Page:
Article by Emma Steadman
1. Spend time laying foundations at the beginning
Give time to contracting with the school.
2. Everything develops from relationship
Take time to get to know key people.
3. Be a bit picky about which school/s you will work with
It’s worth investing effort in a school that is willing to hear what is needed. It won’t be perfect and there will be teething problems but assess the openness to a therapeutic approach by how you are related to. Going into the main reception and seeing how you and other adults are responded to there will tell you a lot about the ethos of the school.
4. Avoid under-selling yourself
Aim for a balance of being fairly paid for your role whilst not out-pricing yourself. Of course, schools don’t have large budgets. However, they do need to pay you a reasonable amount for your skills, responsibility and experience. Under-charging does the children and the mental health field no good as provision gets undercut and poorly managed at times. I would expect to be paid more than the minimum wage after tax for example.
5. Be clear about what the school needs to be aware of
Be flexible where you can and hold onto the baseline where needed. Good head teachers who want a therapeutic focus in their school will listen to you, as an expert in your field, about what they need to think about. They won’t want you to tell them how to do things, but they will be open to hearing what they need to bear in mind and willing to find a way that works for both sides.
6. Hold onto your own power
Be assertive and clear in communication. It can be intimidating going into a school, even as an adult. Teachers can hold an air of authority. Remember you’re an adult professional and even though fellow professionals might not understand your framework, it is as valid as theirs. Over time, you can help them expand their thinking, by reframing in your conversations.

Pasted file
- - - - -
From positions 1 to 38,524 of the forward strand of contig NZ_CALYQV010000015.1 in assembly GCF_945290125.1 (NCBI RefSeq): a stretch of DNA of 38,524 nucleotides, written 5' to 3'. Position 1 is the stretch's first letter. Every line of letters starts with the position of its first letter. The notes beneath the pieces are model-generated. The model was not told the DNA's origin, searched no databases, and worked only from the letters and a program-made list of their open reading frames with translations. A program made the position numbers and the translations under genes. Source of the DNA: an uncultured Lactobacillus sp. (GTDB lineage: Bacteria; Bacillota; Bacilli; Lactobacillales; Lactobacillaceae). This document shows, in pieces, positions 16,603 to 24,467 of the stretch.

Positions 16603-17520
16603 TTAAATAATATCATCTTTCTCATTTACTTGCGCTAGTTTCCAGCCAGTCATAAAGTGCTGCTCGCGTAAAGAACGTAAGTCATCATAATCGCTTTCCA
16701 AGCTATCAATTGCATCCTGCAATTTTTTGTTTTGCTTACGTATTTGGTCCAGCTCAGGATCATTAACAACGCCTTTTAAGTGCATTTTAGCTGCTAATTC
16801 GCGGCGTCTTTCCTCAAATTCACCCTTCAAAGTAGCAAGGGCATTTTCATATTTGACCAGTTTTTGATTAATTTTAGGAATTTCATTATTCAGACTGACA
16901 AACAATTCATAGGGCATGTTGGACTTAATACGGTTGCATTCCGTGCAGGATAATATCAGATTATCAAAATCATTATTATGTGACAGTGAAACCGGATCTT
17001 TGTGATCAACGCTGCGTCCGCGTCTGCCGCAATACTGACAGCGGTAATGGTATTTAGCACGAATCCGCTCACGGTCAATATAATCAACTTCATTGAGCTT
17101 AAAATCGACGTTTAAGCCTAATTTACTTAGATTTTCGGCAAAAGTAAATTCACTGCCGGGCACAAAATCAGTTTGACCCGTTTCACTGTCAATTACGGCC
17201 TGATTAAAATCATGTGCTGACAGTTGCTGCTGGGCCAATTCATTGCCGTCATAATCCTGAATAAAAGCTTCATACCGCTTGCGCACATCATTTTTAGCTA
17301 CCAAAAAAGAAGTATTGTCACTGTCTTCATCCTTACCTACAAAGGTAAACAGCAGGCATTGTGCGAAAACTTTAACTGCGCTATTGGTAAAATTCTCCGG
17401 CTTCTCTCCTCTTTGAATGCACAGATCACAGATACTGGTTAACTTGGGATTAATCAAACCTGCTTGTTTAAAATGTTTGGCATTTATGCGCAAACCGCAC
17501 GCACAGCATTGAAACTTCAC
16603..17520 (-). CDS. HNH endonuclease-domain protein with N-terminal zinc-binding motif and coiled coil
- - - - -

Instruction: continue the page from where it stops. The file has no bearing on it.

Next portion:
7. Know your ethical framework
Use it alongside supervision to help you think about scenarios that are thrown at you because others just don’t know about this.
8. Be visible
It’s tempting to slip in and out of the school, hardly seen by anyone. Keeping in touch with staff develops relationship, gives you contextual information and provides a basis for supporting the system around the child or young person. Your supervisor can help with the boundaries of this.
9. Ideally have short, creative workshops for all school staff every year, including lunchtime staff
Non -teaching staff are often key to supporting children and young people who can really struggle at those less structured times.
10. Give time in supervision to think about how you are developing your service / contract in the school.
11. Be patient
It takes time to re-work neural pathways to shift ways of thinking and practice in systems. You can be a tremendous source of change and support for children and staff though!
12. Maintain a sense of humour and keep learning and adapting from experiences!
Emma Steadman is an experienced counsellor and supervisor who has worked in school environments for many years. She will be running an Introduction to Working in Schools day for counsellors and other therapists who are new to school work or who want a fresher. She will be concentrating on the skills needed to contract, set proper boundaries and create a safe holding space for your clients and yourself.
The course will run on Friday February 22nd in Colchester and again on Saturday March 16th in Ealing. For more details and to book contact Emma directly on email@example.com